Sometimes tension is more than muscular, but is a tightness of our fascia, that fibrous connective tissue that permeates the body.  For one thing, it needs to stay lubricated, so it’s important that you drink enough water throughout the day to replace what you lose through sweat, breathing, etc.  The old U.S. standard of 8-10 8 oz. glasses per day is still a good rule of thumb, and might even be conservative!  So stay hydrated.  (And no, it doesn’t all have to be plain water.  Just make sure you don’t overdo the caffeine.)

Fascia also responds to heat.  After a long, hard gig, I often will sit and watch a bit of TV before bed with my feet in a warm foot bath.  Homedics ™ makes one with infrared heat, vibration and a nice nubby roller to soothe tired feet.  Add Epsom salts and your feet are in for a good time!  For shoulders, upper and lower back, heating pads can be just what your achy muscles and stiff fascia need.  Ten to 15 minutes before bed should do the trick.  Just be sure to not fall asleep with a heating pad turned on.  A better (and cheaper) option might be a microwave heating bag or simply a moist towel heated in the microwave.  Don’t let either one become hotter than 135 degrees.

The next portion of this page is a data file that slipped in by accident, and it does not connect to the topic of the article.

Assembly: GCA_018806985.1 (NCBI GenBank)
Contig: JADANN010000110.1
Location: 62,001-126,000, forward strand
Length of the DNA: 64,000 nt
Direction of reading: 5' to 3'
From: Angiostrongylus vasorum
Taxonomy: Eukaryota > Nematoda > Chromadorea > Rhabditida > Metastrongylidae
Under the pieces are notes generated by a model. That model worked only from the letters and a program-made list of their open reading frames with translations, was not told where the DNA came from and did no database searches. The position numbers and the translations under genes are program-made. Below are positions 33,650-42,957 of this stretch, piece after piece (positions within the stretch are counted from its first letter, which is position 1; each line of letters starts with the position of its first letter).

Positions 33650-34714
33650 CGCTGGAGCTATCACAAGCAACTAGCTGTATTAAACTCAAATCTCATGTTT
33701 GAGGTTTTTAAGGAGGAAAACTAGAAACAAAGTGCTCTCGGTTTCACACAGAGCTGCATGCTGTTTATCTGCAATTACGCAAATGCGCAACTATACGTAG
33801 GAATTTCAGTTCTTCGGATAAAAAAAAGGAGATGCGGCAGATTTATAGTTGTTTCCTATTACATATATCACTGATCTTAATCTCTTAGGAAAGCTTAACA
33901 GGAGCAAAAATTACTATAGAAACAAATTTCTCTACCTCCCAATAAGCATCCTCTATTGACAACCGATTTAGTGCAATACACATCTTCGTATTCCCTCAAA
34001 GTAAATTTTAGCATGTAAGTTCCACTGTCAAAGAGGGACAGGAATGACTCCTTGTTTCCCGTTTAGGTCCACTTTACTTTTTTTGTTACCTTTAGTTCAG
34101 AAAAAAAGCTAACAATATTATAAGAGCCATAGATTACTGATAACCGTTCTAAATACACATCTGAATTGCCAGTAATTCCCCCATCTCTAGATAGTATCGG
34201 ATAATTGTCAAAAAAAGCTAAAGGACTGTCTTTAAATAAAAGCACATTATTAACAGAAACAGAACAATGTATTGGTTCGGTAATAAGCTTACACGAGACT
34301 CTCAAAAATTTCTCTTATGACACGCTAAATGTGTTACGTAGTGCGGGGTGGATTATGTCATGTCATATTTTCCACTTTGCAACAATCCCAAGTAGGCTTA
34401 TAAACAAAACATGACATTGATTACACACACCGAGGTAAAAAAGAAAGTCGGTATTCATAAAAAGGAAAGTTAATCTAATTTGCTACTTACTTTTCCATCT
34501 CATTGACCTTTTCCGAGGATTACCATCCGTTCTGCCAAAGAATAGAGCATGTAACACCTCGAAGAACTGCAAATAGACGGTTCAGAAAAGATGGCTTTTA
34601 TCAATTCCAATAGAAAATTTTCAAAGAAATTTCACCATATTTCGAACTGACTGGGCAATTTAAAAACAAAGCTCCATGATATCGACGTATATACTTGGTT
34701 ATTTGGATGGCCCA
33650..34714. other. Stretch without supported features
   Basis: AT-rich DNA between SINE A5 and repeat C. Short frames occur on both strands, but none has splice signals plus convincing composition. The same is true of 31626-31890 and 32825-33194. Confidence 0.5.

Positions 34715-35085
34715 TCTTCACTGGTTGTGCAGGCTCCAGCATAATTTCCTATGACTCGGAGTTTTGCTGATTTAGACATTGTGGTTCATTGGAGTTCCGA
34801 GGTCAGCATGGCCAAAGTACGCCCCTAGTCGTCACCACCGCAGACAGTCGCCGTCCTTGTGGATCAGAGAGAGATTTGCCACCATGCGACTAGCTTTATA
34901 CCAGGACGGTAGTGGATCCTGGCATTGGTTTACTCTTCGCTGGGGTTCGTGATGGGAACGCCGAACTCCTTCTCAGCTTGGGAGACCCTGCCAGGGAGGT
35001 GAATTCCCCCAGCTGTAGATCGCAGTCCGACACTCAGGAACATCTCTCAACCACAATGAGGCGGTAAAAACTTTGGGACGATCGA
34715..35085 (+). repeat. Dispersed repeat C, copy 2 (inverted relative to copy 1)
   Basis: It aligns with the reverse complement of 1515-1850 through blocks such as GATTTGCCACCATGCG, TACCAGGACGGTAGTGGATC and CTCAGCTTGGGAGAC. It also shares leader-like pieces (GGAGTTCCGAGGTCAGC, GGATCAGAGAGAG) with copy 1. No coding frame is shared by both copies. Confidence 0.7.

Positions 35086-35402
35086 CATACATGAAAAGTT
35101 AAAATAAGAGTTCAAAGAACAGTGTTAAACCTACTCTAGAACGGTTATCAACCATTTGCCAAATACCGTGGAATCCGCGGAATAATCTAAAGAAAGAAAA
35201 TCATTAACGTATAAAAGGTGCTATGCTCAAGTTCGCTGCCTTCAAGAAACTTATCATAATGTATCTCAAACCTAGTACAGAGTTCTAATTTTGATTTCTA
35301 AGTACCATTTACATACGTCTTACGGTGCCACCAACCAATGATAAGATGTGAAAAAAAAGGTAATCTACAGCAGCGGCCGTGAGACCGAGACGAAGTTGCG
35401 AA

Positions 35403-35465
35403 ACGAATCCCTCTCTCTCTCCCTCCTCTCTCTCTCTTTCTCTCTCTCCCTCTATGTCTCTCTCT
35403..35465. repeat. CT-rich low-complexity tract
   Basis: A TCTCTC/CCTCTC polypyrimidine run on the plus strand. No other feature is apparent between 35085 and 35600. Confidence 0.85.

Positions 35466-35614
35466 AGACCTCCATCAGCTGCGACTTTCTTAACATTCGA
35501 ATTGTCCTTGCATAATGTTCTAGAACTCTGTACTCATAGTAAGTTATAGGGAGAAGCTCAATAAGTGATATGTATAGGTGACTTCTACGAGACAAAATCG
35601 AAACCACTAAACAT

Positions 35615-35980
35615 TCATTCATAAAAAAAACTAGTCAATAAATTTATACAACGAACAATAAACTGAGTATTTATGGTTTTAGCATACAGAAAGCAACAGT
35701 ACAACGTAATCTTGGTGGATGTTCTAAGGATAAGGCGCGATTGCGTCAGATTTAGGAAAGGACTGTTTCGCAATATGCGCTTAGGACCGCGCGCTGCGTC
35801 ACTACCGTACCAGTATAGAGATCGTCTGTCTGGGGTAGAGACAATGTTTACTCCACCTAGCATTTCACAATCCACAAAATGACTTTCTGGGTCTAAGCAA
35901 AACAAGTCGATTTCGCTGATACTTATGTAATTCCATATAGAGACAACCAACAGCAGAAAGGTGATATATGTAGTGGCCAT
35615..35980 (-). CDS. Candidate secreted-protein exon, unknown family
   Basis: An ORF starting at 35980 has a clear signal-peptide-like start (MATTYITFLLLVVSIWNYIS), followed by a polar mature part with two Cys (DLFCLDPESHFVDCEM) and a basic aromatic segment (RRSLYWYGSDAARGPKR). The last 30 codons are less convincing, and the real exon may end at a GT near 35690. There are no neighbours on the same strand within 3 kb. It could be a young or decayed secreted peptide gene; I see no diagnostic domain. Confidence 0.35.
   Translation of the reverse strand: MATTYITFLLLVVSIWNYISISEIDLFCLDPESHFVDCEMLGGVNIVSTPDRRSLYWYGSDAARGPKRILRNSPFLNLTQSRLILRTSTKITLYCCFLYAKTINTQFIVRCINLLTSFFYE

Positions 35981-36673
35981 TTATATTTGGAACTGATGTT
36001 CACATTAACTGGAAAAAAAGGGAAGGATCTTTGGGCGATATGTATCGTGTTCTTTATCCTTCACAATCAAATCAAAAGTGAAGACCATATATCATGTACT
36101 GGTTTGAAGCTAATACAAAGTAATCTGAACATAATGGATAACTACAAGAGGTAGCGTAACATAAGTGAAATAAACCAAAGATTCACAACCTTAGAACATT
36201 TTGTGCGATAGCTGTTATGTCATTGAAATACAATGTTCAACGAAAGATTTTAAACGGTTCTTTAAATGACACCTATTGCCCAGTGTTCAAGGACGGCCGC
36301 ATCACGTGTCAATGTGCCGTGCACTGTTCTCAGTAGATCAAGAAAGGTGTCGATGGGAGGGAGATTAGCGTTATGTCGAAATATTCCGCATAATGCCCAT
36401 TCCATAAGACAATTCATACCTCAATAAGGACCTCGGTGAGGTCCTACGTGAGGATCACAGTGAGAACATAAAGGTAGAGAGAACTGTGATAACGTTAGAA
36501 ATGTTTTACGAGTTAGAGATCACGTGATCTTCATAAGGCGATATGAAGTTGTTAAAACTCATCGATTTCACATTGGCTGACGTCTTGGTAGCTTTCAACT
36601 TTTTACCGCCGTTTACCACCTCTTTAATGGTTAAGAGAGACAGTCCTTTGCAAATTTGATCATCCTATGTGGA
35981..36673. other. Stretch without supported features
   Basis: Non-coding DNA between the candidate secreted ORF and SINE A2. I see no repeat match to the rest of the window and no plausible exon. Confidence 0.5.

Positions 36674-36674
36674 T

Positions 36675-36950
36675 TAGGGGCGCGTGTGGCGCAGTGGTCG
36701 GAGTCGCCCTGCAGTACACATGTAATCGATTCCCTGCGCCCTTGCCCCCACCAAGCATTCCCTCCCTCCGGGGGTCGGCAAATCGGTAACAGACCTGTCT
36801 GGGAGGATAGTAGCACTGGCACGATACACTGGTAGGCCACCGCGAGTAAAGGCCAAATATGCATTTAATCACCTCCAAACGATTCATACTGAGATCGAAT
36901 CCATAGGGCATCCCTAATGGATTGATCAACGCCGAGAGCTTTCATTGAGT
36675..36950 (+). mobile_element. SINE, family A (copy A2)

NOTE: If you have inflammation in an area, then do NOT use heat!  Instead, I would recommend the opposite in the form of Bio-Freeze, or it’s cheaper cousin, Max Freeze.  An ice pack can work as well, but I find them a bit too intense after a gig when I’m getting ready to sleep.  I’ll apply Bio-Freeze and wake up the next morning without the soreness and sluggish feeling so many of us suffer post-gig.

Until next time, safe and healthy spinnin’!


  • Stu Chisholm of Stu & His Crew Professional Disc Jockey Service in Michigan has worked in several areas of the DJ Universe.

    He’s been a radio, mobile, club and roller skating rink DJ in the Detroit area since 1979, and done commercial voice-over work, as well.

    Stu has been a keynote and featured speaker at DJ trade shows in the U.S., Mexico, and Canada. He is the author of the book, “The Complete Disc Jockey” and is a regular columnist with Mobile Beat Magazine.

    To contact him, email You can grab Stu’s book at

Latest articles

Related articles